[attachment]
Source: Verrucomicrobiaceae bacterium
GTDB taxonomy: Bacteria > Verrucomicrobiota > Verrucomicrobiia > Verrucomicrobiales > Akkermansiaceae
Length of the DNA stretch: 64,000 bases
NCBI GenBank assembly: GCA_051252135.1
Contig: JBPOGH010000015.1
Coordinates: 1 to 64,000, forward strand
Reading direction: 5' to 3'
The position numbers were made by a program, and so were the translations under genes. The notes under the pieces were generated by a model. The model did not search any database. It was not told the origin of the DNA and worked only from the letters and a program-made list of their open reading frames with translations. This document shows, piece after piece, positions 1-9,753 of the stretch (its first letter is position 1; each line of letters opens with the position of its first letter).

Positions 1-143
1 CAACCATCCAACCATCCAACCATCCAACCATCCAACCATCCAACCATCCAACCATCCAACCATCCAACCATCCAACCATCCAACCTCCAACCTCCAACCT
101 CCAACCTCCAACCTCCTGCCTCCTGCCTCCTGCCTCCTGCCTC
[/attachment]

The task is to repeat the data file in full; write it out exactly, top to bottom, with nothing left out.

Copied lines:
Source: Verrucomicrobiaceae bacterium
GTDB taxonomy: Bacteria > Verrucomicrobiota > Verrucomicrobiia > Verrucomicrobiales > Akkermansiaceae
Length of the DNA stretch: 64,000 bases
NCBI GenBank assembly: GCA_051252135.1
Contig: JBPOGH010000015.1
Coordinates: 1 to 64,000, forward strand
Reading direction: 5' to 3'
The position numbers were made by a program, and so were the translations under genes. The notes under the pieces were generated by a model. The model did not search any database. It was not told the origin of the DNA and worked only from the letters and a program-made list of their open reading frames with translations. This document shows, piece after piece, positions 1-9,753 of the stretch (its first letter is position 1; each line of letters opens with the position of its first letter).

Positions 1-143
1 CAACCATCCAACCATCCAACCATCCAACCATCCAACCATCCAACCATCCAACCATCCAACCATCCAACCATCCAACCATCCAACCTCCAACCTCCAACCT
101 CCAACCTCCAACCTCCTGCCTCCTGCCTCCTGCCTCCTGCCTC